Liberal MPs supported parliamentary motions by Cory Bernardi warning of the influence of “renowned globalist” George Soros, and by Pauline Hanson proposing it was “okay to be white”, and then found it necessary to deny they had supported racist slogans. Swimming back on something like that is dangerous when the water has been poisoned: in early November, Labor MP Anne Aly’s office was plastered with posters declaring “it’s okay to be white”. The excuse that government senators voted for that very slogan without knowing what it meant doesn’t really cut it.

The PM repeated the coal lobby’s lines on renewable energy (“when the sun doesn’t shine and the wind doesn’t blow …”) and coined the euphemism “fair dinkum energy”, while his colleagues consider subsidising new coal-fired power plants and coalmines. The government ignores the warnings of the Intergovernmental Panel on Climate Change and refuses even to countenance an emissions-reduction policy. But do they own their position, and explicitly reject the science of climate change? They don’t dare.

Note how many times recently the government has announced something, then backed away from it within days. A new “national day” recognising Indigenous Australians; a plan to move the Australian embassy in Israel to Jerusalem; changes to religious freedom laws; priority boarding on Virgin flights for veterans; cuts to the funding of Australia’s largest food charity, Foodbank – the list goes on.

The government also tried to stymie the banking royal commission, has nobbled the NBN and frozen the Medicare rebate, but in each case refused to admit that its actions were intentional. Even on its signature corporate tax cuts, it spent more time trying to paper over the fact that they’d benefit the big banks than it did justifying or campaigning for them.

It’s hard to come across as authentic when you’re unwilling to stand for your own beliefs. Of course, we still get the hairy-chested announcements – half a billion dollars for the Australian War Memorial, a “national interest test” for Australian Research Council grants, forcing migrants to move from cities to the regions, tough pledges on terrorism – but they seem divorced from any kind of agenda. It’s play-acting.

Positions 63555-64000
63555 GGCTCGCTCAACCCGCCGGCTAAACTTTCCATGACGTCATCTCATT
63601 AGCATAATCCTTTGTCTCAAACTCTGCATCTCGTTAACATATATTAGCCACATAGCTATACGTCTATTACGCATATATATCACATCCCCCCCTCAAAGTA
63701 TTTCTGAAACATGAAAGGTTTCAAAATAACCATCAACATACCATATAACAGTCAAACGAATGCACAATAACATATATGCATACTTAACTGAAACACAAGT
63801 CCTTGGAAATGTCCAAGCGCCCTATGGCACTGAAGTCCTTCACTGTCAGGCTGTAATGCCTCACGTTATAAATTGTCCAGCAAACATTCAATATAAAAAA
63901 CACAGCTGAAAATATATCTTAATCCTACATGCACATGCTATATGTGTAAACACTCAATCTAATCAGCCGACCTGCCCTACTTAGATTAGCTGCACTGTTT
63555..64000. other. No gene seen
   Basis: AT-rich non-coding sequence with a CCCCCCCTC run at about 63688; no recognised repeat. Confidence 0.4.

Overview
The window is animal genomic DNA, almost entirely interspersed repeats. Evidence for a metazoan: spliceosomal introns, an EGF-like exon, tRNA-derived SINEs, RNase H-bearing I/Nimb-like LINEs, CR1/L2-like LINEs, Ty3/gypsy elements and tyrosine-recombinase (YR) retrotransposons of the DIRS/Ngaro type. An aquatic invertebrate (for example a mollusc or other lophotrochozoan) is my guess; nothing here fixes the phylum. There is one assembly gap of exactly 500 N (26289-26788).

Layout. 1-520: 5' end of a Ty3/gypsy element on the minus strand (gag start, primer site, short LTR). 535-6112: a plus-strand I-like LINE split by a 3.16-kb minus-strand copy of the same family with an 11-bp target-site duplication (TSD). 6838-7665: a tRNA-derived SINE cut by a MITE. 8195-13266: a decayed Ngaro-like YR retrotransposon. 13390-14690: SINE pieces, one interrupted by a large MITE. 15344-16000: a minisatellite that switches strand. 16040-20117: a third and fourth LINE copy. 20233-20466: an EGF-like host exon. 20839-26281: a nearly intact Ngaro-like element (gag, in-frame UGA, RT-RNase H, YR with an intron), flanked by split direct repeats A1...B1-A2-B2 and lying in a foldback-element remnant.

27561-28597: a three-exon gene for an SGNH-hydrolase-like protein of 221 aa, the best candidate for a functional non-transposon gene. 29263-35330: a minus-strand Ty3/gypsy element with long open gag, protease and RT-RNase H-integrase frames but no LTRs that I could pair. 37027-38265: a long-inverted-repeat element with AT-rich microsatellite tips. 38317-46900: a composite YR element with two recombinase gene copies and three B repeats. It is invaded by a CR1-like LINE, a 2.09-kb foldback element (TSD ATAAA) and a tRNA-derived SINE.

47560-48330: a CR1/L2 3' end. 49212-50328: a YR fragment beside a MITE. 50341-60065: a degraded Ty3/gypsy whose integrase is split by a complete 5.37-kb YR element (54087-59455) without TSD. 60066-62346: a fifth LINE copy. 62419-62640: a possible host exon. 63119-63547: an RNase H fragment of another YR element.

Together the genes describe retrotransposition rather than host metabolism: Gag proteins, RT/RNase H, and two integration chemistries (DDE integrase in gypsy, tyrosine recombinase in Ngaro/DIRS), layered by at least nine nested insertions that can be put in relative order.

What seems so hard for Liberal politicians and supporters to acknowledge is that it’s the culture of the Liberal Party – so masculine, white, and uninterested in listening to scientists or policy experts, to young people, to women – that has created the current rolling fiasco. Bullying is one index of this. Even in the wake of allegations by Julia Banks, Julie Bishop, Ann Sudmalis, Lucy Gichuhi and others, the party has done nothing to address its “women problem”. It will have even less female representation going into the next election. Candidates in the Liberal Party are selected according to merit? By what standard, though? They can’t even say why Scott Morrison is the prime minister. And yet, he’s exactly what they want: a leader who enacts their brand of paternal condescension while sticking to the same narrow politics.

Australia doesn’t have a voting system that rewards a hyper-partisan base. Only idiots and zealots try to foster one for major parties here, because the mainstream, unsurprisingly, still tends to the political centre. A major party that doesn’t seek to represent majority views may not be major for long.

Nick Feik

Nick Feik is the editor of The Monthly.

@nickfeik

December 2018 – January 2019